Seemingly alert to the political, economic and health risks after his predecessor left the White House with the lowest approval rating of any President in almost 50 years, Biden issued a record number of executive orders during his first week, half relating to the response to COVID-19. 
 

Former US President Donald Trump waves as he steps off Air Force One in Florida on January 20. (Getty) 

“Overall, it seems the market is comfortable with the US Democratic win for the immediate term, as it is pointing towards political moderation with room for more economic stimulus and pandemic relief,” Morgan Stanley’s strategists wrote last week. 

“And thin majorities in both chambers suggest legislative agendas will lean towards less-contentious, centrist proposals and make the prospect of higher taxes and increased regulation much less likely.” 

Franulovich agrees Biden will need to dial down his more contentious policies and would prefer to pass the $US1.9 trillion COVID package with as much bipartisan support as possible, which is “going to mean a lot of horse trading in coming weeks” given the Republican’s opposition to parts of the plan relating to aid for the states, one-off cash payments to households and raising the minimum wage.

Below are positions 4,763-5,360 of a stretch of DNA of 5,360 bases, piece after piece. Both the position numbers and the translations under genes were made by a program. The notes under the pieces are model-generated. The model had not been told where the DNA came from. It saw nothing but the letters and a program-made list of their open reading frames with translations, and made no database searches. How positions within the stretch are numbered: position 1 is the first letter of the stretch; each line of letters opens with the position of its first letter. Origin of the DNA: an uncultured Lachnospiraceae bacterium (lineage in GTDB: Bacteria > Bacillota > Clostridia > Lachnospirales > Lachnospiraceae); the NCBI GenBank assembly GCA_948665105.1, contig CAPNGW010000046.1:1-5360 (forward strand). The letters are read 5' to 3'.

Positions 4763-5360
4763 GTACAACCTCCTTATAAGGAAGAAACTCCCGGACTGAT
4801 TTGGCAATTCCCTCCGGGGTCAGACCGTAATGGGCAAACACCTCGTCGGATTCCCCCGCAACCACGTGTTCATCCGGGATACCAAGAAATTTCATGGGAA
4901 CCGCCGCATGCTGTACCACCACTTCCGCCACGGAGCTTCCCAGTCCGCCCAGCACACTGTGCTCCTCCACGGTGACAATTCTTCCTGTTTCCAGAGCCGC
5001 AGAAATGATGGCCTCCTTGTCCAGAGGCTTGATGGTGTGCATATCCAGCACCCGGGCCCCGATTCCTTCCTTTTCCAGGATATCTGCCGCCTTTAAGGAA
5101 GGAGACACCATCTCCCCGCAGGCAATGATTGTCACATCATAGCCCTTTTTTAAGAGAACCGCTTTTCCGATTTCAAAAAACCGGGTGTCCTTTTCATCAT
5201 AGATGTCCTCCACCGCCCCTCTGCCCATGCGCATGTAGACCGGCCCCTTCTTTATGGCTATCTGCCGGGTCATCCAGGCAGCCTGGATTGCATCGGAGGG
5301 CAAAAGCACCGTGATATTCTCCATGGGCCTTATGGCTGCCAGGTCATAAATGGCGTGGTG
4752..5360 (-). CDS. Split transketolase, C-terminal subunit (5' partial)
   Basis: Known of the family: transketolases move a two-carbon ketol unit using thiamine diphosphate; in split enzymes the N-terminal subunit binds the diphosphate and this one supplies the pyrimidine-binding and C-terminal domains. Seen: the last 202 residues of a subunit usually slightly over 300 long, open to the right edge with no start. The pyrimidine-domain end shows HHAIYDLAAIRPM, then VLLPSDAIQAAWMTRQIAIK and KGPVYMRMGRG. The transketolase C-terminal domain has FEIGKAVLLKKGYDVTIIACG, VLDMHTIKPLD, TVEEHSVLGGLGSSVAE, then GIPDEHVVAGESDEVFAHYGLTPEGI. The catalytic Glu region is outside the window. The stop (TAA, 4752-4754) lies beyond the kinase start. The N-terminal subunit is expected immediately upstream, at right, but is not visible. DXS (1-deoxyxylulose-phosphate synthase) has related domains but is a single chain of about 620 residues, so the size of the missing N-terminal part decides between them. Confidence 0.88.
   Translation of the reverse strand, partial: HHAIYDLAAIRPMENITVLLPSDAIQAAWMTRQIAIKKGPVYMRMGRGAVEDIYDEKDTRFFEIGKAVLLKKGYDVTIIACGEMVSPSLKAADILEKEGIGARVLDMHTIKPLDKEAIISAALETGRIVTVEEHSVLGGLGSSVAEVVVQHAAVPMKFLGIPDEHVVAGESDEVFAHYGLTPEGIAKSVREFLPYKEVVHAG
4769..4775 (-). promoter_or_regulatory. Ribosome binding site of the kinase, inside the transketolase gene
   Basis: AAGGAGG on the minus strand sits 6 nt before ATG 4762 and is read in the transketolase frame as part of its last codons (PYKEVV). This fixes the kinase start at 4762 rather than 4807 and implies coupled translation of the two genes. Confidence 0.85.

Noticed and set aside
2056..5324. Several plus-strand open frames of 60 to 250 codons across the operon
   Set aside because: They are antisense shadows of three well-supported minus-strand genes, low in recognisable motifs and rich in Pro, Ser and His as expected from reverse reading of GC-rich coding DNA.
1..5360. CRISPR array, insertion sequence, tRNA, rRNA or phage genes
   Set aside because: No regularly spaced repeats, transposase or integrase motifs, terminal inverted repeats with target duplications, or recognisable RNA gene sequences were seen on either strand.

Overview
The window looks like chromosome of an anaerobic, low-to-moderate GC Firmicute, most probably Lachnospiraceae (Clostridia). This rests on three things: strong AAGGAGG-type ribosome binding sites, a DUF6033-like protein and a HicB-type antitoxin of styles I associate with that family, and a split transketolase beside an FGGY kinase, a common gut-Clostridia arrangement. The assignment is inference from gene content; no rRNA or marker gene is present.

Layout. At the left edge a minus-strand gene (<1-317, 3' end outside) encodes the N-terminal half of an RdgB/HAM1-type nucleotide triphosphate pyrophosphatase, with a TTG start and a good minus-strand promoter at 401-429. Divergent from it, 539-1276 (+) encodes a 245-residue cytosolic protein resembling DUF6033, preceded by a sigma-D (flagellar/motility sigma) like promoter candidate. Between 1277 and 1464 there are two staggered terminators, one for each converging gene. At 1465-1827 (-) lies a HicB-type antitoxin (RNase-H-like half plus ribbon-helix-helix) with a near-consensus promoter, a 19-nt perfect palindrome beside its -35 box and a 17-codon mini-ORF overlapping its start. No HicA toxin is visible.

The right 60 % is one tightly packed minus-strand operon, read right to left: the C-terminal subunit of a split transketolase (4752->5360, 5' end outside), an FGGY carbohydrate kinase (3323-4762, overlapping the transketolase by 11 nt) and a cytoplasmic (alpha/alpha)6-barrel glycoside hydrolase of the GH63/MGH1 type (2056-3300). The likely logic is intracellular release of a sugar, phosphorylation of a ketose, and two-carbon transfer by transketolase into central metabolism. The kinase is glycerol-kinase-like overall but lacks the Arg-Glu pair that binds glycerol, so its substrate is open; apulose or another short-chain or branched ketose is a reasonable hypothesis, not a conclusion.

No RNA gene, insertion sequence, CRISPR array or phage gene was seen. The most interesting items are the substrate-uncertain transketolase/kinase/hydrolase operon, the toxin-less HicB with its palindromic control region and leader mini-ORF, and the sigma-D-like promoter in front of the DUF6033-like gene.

“I think the reality is we probably end up with a package which is a lot smaller, maybe $US1-$US1.5 trillion, which none the less is meaningful,” he says, noting the new President likely wants to “hit the ground running”. 

“But we’ll just need to see how some of the more centrist Republicans respond to the package in coming days and weeks, and indeed how some of the ‘blue dog’ moderate centrist Democrats, how they will react. The final version of the package will look a lot different than its current form.” 

Post the COVID aid package, Franulovich says Biden will likely turn his attention to his $US2 trillion “Build Back Better” infrastructure and green investment plan, which will be “equally difficult and challenging for Congress to contemplate”. He expects this will be when he moves to wind back some of Trump’s tax cuts for corporates and high-income households, proposals markets aren’t in love with but are well across after Biden took them to the election.